The hallmark of a good Disney villain? An enduring icon whom we genuinely feared while growing up, and then later appreciate once we start acknowledging their supreme, unshakable confidence. And Cruella de Vil, arguably the most compelling character in 101 Dalmatians, is as bold as they come. With her menacing sneer, cunning schemes, and signature two-toned hair, she checks all those boxes, while owning truly wicked style and a wardrobe we’d love to raid.
In Cruella, Disney’s latest live-action film, the big baddie comes in haute with a refreshing origin story that’s set in the punk era of 1970s London, led by director Craig Gillespie. The film stars Emma Stone as our fabulous protagonist, who starts off as Estella, an aspiring and ambitious fashion designer who catches the eye of industry veteran Baroness von Hellman, played by Emma Thompson. This meeting of legends then sends the plot careening into a fun trajectory where we see Estella embrace her wild and competitive side — which then allows us a chance to admire her outstanding fashion creations.
A most talked-about moment in the film’s trailer sees her light her hooded cape on fire, revealing a stunning red haute couture gown underneath; in another scene, “the future” is stencilled across her face for a most punk-rock statement, while that irreverent attitude is carried over to a dress with a 40-foot train that Cruella not-so-subtly flaunts while hanging off the side of a garbage truck. This “absolutely ludicrous” look happens to be one of Emma Stone’s favourites too.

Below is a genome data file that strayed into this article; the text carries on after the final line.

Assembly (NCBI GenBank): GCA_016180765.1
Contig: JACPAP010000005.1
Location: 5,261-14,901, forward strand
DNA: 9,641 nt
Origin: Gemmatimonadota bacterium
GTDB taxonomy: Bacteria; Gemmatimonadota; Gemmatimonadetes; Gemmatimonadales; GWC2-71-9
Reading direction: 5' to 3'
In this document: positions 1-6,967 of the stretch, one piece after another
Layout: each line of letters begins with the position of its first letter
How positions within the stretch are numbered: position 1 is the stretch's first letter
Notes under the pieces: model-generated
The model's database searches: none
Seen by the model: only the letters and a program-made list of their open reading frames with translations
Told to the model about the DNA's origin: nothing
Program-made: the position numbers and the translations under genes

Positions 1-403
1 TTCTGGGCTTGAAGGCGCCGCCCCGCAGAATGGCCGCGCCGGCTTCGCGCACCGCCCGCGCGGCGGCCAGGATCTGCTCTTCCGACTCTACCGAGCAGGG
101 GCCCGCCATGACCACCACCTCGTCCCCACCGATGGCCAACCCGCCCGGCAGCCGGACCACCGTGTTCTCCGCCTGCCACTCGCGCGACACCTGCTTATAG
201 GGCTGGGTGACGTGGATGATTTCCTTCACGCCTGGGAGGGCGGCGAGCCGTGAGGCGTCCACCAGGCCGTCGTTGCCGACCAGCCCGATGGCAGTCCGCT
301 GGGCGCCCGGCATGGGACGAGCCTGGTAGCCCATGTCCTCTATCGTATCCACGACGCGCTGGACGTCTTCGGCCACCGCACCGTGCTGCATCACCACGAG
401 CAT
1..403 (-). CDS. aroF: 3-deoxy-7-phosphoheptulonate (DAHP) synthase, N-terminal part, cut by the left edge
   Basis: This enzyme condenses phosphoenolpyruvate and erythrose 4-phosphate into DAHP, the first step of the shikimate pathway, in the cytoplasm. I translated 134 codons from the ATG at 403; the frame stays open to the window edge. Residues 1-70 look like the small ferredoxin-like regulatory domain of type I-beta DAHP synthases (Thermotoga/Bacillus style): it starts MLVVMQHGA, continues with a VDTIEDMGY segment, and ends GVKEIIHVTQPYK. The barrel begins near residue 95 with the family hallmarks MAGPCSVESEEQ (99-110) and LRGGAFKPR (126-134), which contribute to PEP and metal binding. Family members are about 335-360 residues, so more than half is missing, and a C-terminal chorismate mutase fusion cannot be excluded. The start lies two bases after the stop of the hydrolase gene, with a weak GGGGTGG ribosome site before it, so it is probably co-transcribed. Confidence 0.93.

Prior to the film’s release on Disney+ on 28 May, we also got to speak with Nadia Stacey, the film’s hair and makeup designer, in an exclusive interview where we chat about the inspiration behind Cruella’s transcendent style, and the power of beauty in expressing who you are. Read on for our full review as well.
So, as delightful as Cruella appears to be, what do we truly make of Cruella, the film, especially since it’s regarded as (yet) another one of Disney’s live-action adaptations? Our honest take: it was thoroughly enjoyable. That this is an origin story, rather than a scene-for-scene remake of 101 Dalmatians, gives the story, the cast, and the crew, the freedom to steer away from Disney’s usual G-rated repertoire.
You see, Cruella is a refreshing ode to 70s punk, in look as well as in spirit. The fashion is to be celebrated, yes, as we see the protagonist in standout pieces that include severe black-and-white jackets, patent leather, and chunky chain accessories. The production design is just as meticulous, and everything from the hair and makeup, to wardrobe and set pieces, elevate the rich visuals of the film — all this as our favourite villainess cruises along to a 70s-inspired soundtrack that consists of The Clash, Blondie, and Ike & Tina Turner.